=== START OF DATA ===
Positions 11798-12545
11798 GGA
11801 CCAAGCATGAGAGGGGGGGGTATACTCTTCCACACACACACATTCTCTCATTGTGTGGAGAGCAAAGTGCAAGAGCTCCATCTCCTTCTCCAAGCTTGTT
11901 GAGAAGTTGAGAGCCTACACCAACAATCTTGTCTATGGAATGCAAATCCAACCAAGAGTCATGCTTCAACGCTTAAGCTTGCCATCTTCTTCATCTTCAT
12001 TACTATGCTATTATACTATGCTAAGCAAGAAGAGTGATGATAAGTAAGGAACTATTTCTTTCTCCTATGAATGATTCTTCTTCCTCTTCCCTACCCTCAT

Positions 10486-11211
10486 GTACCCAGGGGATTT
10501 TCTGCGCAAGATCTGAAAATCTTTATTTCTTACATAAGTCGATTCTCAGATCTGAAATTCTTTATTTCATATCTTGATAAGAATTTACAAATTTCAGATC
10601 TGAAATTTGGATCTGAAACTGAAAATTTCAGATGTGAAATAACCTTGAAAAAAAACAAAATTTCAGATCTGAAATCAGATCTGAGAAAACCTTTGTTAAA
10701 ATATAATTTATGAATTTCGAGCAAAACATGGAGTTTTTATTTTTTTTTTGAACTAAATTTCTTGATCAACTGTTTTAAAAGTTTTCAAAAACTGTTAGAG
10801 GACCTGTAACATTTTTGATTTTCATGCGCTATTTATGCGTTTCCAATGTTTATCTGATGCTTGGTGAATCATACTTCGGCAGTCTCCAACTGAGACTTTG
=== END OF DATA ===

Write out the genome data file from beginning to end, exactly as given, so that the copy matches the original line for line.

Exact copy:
Positions 11798-12545
11798 GGA
11801 CCAAGCATGAGAGGGGGGGGTATACTCTTCCACACACACACATTCTCTCATTGTGTGGAGAGCAAAGTGCAAGAGCTCCATCTCCTTCTCCAAGCTTGTT
11901 GAGAAGTTGAGAGCCTACACCAACAATCTTGTCTATGGAATGCAAATCCAACCAAGAGTCATGCTTCAACGCTTAAGCTTGCCATCTTCTTCATCTTCAT
12001 TACTATGCTATTATACTATGCTAAGCAAGAAGAGTGATGATAAGTAAGGAACTATTTCTTTCTCCTATGAATGATTCTTCTTCCTCTTCCCTACCCTCAT

Positions 10486-11211
10486 GTACCCAGGGGATTT
10501 TCTGCGCAAGATCTGAAAATCTTTATTTCTTACATAAGTCGATTCTCAGATCTGAAATTCTTTATTTCATATCTTGATAAGAATTTACAAATTTCAGATC
10601 TGAAATTTGGATCTGAAACTGAAAATTTCAGATGTGAAATAACCTTGAAAAAAAACAAAATTTCAGATCTGAAATCAGATCTGAGAAAACCTTTGTTAAA
10701 ATATAATTTATGAATTTCGAGCAAAACATGGAGTTTTTATTTTTTTTTTGAACTAAATTTCTTGATCAACTGTTTTAAAAGTTTTCAAAAACTGTTAGAG
10801 GACCTGTAACATTTTTGATTTTCATGCGCTATTTATGCGTTTCCAATGTTTATCTGATGCTTGGTGAATCATACTTCGGCAGTCTCCAACTGAGACTTTG